R e s e a r c h 
" C l o u d   c i g a r "   o v e r   S a i n t - P r o u a n t ,   F r a n c e

An influential many-witness sighting in a rural region of western France on September 14, 1954 of a so-called "cloud-cigar" exhibits some features that are strikingly reminiscent of a tornado-type funnel cloud. There is no historical record of a tornado on this date. But we present meteorological data to show that the synoptic weather pattern was not inconsistent with a set of conditions known to be associated with the occurrence of non-mesocyclonic tornadoes in France. Such conditions favour a weaker "cold-core" tornado that may cause little damage on touch-down, or a funnel cloud that does not develop to touch-down and so would not be recorded in the tornado catalogues.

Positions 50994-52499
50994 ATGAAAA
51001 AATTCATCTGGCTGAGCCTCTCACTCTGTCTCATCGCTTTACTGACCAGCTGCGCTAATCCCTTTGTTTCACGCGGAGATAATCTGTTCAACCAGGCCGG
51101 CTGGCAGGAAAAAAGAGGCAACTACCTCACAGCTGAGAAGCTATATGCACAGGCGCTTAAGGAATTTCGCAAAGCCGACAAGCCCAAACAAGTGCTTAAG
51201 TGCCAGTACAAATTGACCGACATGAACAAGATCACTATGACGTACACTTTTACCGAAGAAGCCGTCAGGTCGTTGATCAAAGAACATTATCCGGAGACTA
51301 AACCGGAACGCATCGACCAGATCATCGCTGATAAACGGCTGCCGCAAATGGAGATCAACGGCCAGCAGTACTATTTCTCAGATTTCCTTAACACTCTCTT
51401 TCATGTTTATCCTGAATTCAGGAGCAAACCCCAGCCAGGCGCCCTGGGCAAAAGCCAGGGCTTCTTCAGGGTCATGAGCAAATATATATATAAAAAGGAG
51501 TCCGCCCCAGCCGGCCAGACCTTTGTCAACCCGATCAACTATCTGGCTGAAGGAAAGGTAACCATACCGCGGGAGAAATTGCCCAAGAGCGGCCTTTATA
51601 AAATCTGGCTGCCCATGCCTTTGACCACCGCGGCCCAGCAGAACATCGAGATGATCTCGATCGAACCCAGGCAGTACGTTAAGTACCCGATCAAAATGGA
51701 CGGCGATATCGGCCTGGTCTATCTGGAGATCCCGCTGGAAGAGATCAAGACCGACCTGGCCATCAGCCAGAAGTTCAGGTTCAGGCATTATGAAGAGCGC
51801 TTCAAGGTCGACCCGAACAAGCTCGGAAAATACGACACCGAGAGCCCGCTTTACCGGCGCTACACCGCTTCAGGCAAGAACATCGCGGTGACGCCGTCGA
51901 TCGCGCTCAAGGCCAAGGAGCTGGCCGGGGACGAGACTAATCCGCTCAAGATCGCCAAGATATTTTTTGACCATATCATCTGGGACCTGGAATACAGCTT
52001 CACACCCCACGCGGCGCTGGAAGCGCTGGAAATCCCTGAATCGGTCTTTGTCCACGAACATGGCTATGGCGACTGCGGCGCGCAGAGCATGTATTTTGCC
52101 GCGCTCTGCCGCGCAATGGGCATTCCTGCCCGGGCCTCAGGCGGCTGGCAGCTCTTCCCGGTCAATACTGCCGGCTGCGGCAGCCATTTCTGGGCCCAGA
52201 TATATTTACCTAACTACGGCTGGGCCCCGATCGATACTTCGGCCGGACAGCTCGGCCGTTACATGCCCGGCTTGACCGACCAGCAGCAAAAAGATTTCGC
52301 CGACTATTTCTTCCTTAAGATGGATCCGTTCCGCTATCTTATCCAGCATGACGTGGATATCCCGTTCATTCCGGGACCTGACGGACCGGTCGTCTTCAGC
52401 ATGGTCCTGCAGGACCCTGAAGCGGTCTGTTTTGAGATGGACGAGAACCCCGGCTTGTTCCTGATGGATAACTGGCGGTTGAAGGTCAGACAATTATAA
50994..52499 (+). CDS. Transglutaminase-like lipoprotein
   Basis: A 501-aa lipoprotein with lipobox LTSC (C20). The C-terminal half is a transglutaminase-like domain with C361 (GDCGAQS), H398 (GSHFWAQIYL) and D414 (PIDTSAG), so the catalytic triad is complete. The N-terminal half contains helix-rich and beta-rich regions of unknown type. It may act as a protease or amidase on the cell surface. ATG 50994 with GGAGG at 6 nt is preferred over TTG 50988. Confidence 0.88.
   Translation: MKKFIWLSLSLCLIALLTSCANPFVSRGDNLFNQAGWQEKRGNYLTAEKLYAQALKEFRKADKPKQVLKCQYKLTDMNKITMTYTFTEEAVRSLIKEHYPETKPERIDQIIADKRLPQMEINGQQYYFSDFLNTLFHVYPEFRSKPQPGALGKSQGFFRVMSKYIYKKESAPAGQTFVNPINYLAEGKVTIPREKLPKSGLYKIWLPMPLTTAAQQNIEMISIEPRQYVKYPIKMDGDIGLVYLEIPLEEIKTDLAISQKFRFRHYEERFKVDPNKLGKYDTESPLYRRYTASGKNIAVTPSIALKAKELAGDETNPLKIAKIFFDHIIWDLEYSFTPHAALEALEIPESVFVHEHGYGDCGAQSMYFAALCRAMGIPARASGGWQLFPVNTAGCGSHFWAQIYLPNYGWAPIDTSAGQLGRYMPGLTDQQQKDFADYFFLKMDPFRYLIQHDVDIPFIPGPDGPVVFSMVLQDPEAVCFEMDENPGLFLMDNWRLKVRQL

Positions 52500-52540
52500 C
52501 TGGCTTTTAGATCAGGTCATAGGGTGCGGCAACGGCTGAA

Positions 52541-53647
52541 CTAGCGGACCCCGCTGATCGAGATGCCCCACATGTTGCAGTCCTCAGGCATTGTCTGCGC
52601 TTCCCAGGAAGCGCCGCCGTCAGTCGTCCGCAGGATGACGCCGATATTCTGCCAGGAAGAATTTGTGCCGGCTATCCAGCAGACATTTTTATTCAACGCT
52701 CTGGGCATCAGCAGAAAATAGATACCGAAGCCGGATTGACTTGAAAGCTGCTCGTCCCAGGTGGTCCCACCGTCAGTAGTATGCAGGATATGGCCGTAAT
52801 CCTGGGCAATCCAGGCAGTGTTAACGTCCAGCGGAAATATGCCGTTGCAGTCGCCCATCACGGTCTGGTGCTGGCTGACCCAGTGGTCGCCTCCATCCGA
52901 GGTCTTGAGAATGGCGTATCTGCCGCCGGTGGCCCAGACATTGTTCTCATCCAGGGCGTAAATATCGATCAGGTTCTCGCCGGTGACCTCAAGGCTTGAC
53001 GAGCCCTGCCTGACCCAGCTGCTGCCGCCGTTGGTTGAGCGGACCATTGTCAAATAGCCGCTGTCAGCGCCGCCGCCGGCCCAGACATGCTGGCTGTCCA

However, several features of the published descriptions are inconsistent with such a funnel cloud. The theory requires that the descriptions are imperfect and/or have been inaccurately reported and exaggerated. Since original testimonies are only available (a) in translation from sources not clearly attributed, or (b) are newspaper accounts of uncertain accuracy written during the excitement of a busy wave of saucer sightings throughout France, this may be the case. We conclude that whilst some questions remain, a conventional funnel cloud cannot be ruled out.

 The sighting reports